From KDEs to Difference-in-Differences

In the previous post we discussed this fantastic article, (Moyer et al. 2019), which studied how different cleaning “interventions” applied to vacant lots had the potential to affect the rate of nearby violent shootings. In this post we’ll look at the specific measures and statistical methods they used to analyze their data in order to test this hypothesis and break down the methods’ various advantages and disadvantages.

Recall from the paper that the authors had shooting data accessed from the Philadelphia Police Department, and vacant lot data - location, size, and randomized intervention, that they amassed as part of their project. I’ve already shown, visually, what the shooting data looked like in the first post. The data structure for the vacant lot data probably looked something like what’s in Table 1.

Lot Cluster ID | Intervention | Latitude | Longitude |
---|---|---|---|

1 | Greening | 0 | 0 |

2 | Mowing | 0 | 0 |

3 | Greening | 0 | 0 |

4 | Control | 0 | 0 |

5 | Control | 0 | 0 |

But all this begs the question, if we have lots at one location, and shootings at another, how do we relate the two to each other? The authors propose two methods, the first involving a kernel density estimate and the second involving a count of the number of shootings inside a “Buffer” Zone around the vacant lots.

What’s a kernel density estimate(KDE)? Simply put, it is a fancy word for a fancy kind of average^{1}. The author’s created a grid of points across the polygonal space defined by Philadelphia’s borders and at each grid point took a weighted average of the number of shootings during the time period, e.g. month of interest. They chose a bandwidth of 500 meters, which essentially means that shootings within that distance were weighted more than those further away. We can’t know which kernel they used because they don’t state it explicitly, but of the many options they may have chosen the rectangular kernel, as they state many of their estimates in terms of Crimes per km\(^{2}\). The KDE,\(Y_{it}\) at an arbitrary location \(\mathbf{s}\) for a given month would then combine all \(i=1,...n\) shooting samples as follows: \[
Y_{it}(\mathbf{s}) := \frac{1}{(0.500)^2}\sum_{i=1}^{n} I(\mathbf{s}'_{it} \in U),
\] where \(I(\mathbf{s}' \in U)\) is a function that returns a 1 if the location of shooting \(i\) is in the box \(U\) of coordinates defining a 500 m\(^2\) square around location \(\mathbf{s}'_{it}\) during time period \(t\) and 0 otherwise.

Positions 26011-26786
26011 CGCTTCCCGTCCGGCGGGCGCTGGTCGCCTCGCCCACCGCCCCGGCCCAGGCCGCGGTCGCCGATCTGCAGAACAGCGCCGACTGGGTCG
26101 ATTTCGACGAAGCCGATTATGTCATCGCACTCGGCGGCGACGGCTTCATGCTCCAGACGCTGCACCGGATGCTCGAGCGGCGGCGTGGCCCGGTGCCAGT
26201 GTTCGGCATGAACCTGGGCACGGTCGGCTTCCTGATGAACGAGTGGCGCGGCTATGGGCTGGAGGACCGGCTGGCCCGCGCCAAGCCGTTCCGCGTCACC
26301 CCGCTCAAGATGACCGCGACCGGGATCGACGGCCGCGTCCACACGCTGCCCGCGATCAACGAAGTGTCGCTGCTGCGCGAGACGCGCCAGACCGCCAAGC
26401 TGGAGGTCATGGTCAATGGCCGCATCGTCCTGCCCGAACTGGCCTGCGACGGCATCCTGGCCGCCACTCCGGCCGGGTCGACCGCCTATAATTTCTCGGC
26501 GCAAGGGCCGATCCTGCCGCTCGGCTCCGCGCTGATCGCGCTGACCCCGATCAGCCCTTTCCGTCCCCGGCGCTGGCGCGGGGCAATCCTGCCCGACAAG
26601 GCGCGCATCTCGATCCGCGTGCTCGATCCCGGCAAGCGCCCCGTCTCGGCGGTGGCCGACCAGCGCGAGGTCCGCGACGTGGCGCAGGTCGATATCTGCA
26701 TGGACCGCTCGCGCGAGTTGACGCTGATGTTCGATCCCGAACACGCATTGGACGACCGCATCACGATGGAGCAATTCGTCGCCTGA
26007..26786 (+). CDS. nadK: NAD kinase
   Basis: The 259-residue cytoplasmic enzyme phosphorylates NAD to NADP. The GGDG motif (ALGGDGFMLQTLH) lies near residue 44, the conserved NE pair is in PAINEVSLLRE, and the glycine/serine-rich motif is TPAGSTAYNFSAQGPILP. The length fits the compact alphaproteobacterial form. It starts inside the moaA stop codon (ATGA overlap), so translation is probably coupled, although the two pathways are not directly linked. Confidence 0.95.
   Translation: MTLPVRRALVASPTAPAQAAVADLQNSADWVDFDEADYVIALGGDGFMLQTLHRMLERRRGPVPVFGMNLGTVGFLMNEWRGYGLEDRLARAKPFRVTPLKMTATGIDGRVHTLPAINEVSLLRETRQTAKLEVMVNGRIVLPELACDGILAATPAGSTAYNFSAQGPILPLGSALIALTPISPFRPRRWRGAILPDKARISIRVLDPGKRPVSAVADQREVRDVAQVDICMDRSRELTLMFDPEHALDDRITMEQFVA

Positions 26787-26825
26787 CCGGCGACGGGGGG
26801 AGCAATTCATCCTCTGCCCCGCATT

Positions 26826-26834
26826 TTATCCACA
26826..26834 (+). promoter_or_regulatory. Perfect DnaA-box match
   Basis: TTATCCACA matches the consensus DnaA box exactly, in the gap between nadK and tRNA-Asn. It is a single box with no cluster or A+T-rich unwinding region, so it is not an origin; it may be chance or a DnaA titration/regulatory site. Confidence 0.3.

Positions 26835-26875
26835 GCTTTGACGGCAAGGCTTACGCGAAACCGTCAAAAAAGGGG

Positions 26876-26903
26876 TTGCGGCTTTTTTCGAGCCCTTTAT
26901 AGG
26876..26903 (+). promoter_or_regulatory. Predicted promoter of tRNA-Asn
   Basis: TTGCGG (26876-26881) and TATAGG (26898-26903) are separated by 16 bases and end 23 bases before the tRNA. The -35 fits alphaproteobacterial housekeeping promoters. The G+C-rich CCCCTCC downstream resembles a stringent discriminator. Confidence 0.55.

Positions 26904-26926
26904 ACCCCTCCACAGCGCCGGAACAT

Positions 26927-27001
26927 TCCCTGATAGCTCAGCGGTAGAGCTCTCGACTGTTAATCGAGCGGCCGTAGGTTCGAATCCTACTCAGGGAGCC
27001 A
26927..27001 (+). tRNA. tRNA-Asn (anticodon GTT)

Again, what this amounts to conceptually is an average number of shootings at each grid point, where those shootings at closer distances are weighted more and those shootings at further distances (those more than 500 m) are weighted zero. The authors create their main figure in the paper from plotting the relative averages at each grid point across space. The lower values are assigned a light green color and the higher values are assigned a red color. See Figure 1 from their paper, below where the shootings are calculated at at yearly rate.

As you can see, the kernel density estimate gives us this nice visualization and a decent conceptualization of the vacant lots that are most prone to having shootings nearby, but what are the disadvantages, if any?

As stated previously, the KDE has a number of advantages, including the ability to nicely visualize across continuous space, the relative “amount” of shootings at each location. However, it has a number of drawbacks too. The first, is that we don’t know if it’s a particularly good estimate. If you recall, the author’s chose a certain bandwidth of 500m, but wouldn’t 400m have been just as good? This is a well established problem in this space known as the modifiable areal unit problem (Fotheringham and Wong 1991) (MAUP), which formalizes the notion that different bandwidths or buffer choices correspond to different levels of exposure – exposure to cleaned vacant lots in this setting – and consequently different estimates of how exposure may affect the outcome.Further, while the idea of a KDE of shootings can be nicely visualized, as in Figure 1, it can be difficult to communicate verbally to stakeholders:

“Ah yes, you see when we cleaned up these vacant lots we found that the average number of shootings at the vacant lot decreased as measured by this kernel density estimate, which takes into account a weighted average of those shootings that are nearby. What do I mean by nearby and how did I choose the weights? Well the weights and proximity are defined according to this kernel and bandwidth measure we chose….”